Outsourcing seen sharply rising
in the Philippines
First posted 02:01pm (Mla time) April 10, 2006
Outsourcing is the way forward for the Philippines, with employment,
revenues and investments from the sector expected to rise by at
least 42 percent this year, Economic Planning Secretary Romulo Neri
While call centers are now at the forefront, other big business
process outsourcing firms are expanding their operations beyond call
centers in the English-speaking Southeast Asian country, Neri said
in a statement.
He cited a study jointly sponsored by the trade department's Board
of Investments and the industry groups Business Process Association
of the Philippines, and the Commission on Information, Communication
and Technology that forecast outsourcing jobs rising by 44 percent
this year compared to 2005.
The study also projected outsourcing revenues growing by 52 percent,
and investments surging by 42 percent in 2006, he said.
He said the study forecast investments would be around 12 billion
pesos this year and by 2010, up to 1.2 million people would be
employed in the sector from 233,000 people at present.
"Outsourcing is a sector with much dynamism. Companies are also
getting more creative to respond to industry demand. For example,
some firms are buying warehouses because of the lack of office
space," Neri said.
He cited industry estimates that business process outsourcing will
bring 3.8 billion dollars in revenues to the Philippines this year,
close to four times higher than the 2001 figure of one billion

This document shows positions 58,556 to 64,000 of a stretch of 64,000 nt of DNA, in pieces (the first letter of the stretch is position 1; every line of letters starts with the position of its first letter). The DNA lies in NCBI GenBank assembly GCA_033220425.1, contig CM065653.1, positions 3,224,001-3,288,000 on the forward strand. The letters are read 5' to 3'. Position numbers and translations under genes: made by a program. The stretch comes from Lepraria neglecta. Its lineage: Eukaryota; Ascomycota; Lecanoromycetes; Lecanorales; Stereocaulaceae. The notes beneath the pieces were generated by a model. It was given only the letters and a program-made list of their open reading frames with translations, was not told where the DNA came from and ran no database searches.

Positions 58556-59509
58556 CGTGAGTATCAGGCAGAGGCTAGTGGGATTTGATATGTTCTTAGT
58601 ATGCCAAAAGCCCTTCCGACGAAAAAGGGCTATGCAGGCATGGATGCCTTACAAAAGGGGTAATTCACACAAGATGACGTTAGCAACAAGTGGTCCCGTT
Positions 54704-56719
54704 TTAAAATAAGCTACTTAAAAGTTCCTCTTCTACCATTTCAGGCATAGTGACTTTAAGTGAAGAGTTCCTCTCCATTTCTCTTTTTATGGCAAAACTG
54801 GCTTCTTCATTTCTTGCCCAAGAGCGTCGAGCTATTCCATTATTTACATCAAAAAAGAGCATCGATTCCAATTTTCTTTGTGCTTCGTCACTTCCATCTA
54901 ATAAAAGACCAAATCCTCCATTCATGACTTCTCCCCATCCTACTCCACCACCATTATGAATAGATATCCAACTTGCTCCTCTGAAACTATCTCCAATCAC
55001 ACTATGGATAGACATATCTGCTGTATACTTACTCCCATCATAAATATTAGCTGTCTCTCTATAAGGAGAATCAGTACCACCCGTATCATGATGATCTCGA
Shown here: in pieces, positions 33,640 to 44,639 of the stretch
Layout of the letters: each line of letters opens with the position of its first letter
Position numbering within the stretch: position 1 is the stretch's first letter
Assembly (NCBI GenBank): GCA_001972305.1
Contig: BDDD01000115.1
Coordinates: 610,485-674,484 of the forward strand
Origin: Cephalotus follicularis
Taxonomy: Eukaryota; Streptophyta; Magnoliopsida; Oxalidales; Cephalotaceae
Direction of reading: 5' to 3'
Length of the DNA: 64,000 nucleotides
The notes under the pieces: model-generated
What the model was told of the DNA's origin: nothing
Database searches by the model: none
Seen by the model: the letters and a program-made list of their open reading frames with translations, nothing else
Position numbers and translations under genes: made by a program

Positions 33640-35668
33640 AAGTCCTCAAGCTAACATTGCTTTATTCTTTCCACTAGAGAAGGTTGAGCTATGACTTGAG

In 2001, Philippine revenues from business process outsourcing
amounted to 349 million dollars, Neri said.
Global consultancy McKinsey has reported that at least 120
outsourcing companies operate in the Philippines, predicting that
revenues from the sector would reach 10 billion dollars by 2010,
Neri said the Philippines should aim to get 10 percent of the market
for medical transcription, which comes amid a massive exodus of
Filipino doctors, nurses and other medical workers for higher-paying
"Think of all the high-paying jobs that will provide our medical
professionals," Neri said, citing reports that the United States
lacks about 80,000 medical transcriptionists.
Medical transcription outsourcing in the Philippines occupies just a
one-percent share of the US market of 12 billion dollars, he added.
Neri said the outsourcing boom should also be a boon for other
"This is clearly a market for the telecom companies offering
landline connectivity. Real estate is also benefiting from the
surging demand for office space while restaurants open 24 hours a
day to cater to the food and leisure needs of call center agents,"
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